Prison reform advocates and correctional officers are fighting the expansion of private prisons. Democratic Congressman Ted Strickland of Ohio, and Republican Congressman John E. Sweeney of New York have introduced federal legislation that would deny contracts with private prisons from the Federal Bureau Of Prisons or by states who contract with private prisons. Nevertheless, the federal government is making sure the private prison industry continues
UPDATE BY AUTHOR JUDITH GREENE: “Bailing Out Private Jails” questioned the appropriateness of a federal contracting initiative for private prisons designed to segregate immigrant prisoners convicted of low-level, non-violent offenses who face deportation once their sentences are served out. The article raised issues about the deficient track-record of the private prison industry, detailed how bungled management and shoddy operations had brought the Corrections Corporation of America to the brink of bankruptcy, and charged that lucrative federal contracts were bailing the company out of the financial consequences of their mismanagement. Two months after publication of “Bailing Out Private Jails” in The American Prospect, these concerns were echoed in a front page story in the Wall Street Journal.
After public exposure of the critical issues surrounding the immigrant prison contracting initiative, the Federal Bureau of Prisons awarded one last contract to CCA, but the agency cancelled four more in-the-pipeline contract solicitations that had been slated for awards during 2002. At the state level, the market for new private prisons remained stalled. Facing severe budget constraints, public officials in California and Ohio targeted a number of private prisons for closure. Anti-privatization activists won a hard-fought battle to stop Cornell Companies from obtaining legislative approval for a 1,200-bed private prison they proposed to build in that state. Correctional authorities in Puerto Rico ended two prison management contracts with CCA and slated a third for termination, after they determined that public operation of the prisons would be more cost-effective.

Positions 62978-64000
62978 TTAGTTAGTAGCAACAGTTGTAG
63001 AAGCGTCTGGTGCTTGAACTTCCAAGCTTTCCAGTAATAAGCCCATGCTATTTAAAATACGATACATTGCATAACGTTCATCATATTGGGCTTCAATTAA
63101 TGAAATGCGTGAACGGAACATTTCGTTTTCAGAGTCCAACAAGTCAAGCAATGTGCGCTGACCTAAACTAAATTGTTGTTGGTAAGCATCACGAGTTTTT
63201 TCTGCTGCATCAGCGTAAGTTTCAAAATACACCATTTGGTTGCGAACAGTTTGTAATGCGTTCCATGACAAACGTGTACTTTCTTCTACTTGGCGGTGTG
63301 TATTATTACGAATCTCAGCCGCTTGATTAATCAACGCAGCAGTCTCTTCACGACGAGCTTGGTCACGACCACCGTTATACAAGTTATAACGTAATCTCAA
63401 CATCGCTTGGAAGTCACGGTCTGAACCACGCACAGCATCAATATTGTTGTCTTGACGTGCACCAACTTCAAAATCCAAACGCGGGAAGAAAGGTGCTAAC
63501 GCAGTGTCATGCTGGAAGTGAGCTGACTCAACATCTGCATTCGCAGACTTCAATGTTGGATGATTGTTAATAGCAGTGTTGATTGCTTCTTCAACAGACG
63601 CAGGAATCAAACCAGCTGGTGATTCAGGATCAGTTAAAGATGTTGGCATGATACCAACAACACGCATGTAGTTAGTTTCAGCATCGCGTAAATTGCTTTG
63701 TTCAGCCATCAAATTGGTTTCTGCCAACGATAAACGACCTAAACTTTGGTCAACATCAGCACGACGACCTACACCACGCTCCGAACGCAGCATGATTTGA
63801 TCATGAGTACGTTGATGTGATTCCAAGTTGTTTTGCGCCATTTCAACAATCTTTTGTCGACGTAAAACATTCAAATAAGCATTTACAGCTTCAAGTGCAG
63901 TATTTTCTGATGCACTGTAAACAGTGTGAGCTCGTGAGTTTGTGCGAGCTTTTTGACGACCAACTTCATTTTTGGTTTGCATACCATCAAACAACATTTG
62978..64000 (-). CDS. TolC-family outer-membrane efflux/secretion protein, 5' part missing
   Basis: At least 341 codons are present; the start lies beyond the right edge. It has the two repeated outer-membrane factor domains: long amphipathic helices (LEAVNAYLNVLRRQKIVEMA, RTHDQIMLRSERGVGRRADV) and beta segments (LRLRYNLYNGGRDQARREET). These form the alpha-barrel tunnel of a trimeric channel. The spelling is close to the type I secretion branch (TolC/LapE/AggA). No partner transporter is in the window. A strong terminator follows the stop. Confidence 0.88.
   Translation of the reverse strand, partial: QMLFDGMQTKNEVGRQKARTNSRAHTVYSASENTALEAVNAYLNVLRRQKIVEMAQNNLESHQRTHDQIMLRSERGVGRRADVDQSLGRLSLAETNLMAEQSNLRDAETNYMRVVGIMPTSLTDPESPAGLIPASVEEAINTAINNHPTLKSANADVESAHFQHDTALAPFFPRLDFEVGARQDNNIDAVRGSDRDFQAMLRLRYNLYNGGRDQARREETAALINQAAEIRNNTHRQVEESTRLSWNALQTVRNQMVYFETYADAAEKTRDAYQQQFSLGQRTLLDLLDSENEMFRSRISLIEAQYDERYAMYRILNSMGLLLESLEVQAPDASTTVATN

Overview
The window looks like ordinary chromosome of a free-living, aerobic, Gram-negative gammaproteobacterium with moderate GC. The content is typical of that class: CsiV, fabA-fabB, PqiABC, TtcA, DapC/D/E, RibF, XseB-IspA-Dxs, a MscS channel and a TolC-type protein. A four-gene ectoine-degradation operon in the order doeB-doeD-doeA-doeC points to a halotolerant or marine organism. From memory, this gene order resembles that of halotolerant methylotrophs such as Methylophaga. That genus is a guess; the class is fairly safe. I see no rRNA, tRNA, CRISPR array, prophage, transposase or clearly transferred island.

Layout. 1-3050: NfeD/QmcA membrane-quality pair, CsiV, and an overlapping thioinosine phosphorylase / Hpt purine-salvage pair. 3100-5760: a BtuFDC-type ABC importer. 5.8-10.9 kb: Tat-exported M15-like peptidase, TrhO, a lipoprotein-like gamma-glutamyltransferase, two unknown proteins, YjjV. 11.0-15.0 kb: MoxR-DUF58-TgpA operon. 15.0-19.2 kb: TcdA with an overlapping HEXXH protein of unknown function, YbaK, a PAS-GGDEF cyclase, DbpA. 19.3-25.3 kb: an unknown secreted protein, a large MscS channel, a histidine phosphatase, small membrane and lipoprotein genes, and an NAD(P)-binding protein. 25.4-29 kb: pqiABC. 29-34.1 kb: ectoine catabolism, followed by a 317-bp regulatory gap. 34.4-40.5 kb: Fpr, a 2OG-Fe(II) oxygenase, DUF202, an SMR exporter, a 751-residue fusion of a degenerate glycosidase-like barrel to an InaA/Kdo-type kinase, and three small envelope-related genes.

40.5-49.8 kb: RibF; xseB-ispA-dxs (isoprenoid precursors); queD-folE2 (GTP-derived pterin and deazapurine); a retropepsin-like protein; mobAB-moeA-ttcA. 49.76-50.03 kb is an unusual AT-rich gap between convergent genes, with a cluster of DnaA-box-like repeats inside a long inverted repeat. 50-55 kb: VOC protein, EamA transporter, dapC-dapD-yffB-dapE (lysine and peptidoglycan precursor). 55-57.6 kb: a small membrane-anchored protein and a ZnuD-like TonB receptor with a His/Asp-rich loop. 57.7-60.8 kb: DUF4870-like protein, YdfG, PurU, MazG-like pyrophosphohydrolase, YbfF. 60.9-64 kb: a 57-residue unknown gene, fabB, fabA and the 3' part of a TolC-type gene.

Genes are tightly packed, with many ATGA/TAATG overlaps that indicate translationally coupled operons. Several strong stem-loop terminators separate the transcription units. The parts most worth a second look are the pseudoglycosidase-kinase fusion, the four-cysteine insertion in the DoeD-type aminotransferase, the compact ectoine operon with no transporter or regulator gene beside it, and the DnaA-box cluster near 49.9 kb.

By the summer of 2002, CCA continued to struggle to regain its financial footing, but with 8,500 empty prison beds, the company still had far to go. In the wake of the events of September 11, 2001, private prison company executives expressed hopes that a large-scale increase in detention of undocumented immigrants (if it materialized) would serve to boost the federal market for detention beds, with the Immigration and Naturalization Service replacing the Federal Bureau of Prisons as the new target of opportunity.
Prison activists, students, immigration rights advocates, and unionists continue to organize opposition to the spread of private prisons and detention centers, and to diminish the role these companies play in fueling the prison-industrial complex. Some of the key organizations and contacts include:
Prison Moratorium Project
388 Atlantic Avenue 3rd Floor
Brooklyn, NY 11217
Phone: (718) 260-8805
For further information contact:
199 Washington Avenue
Brooklyn, NY 11205
Phone: (718) 857-3316
Fax: (718) 857-3315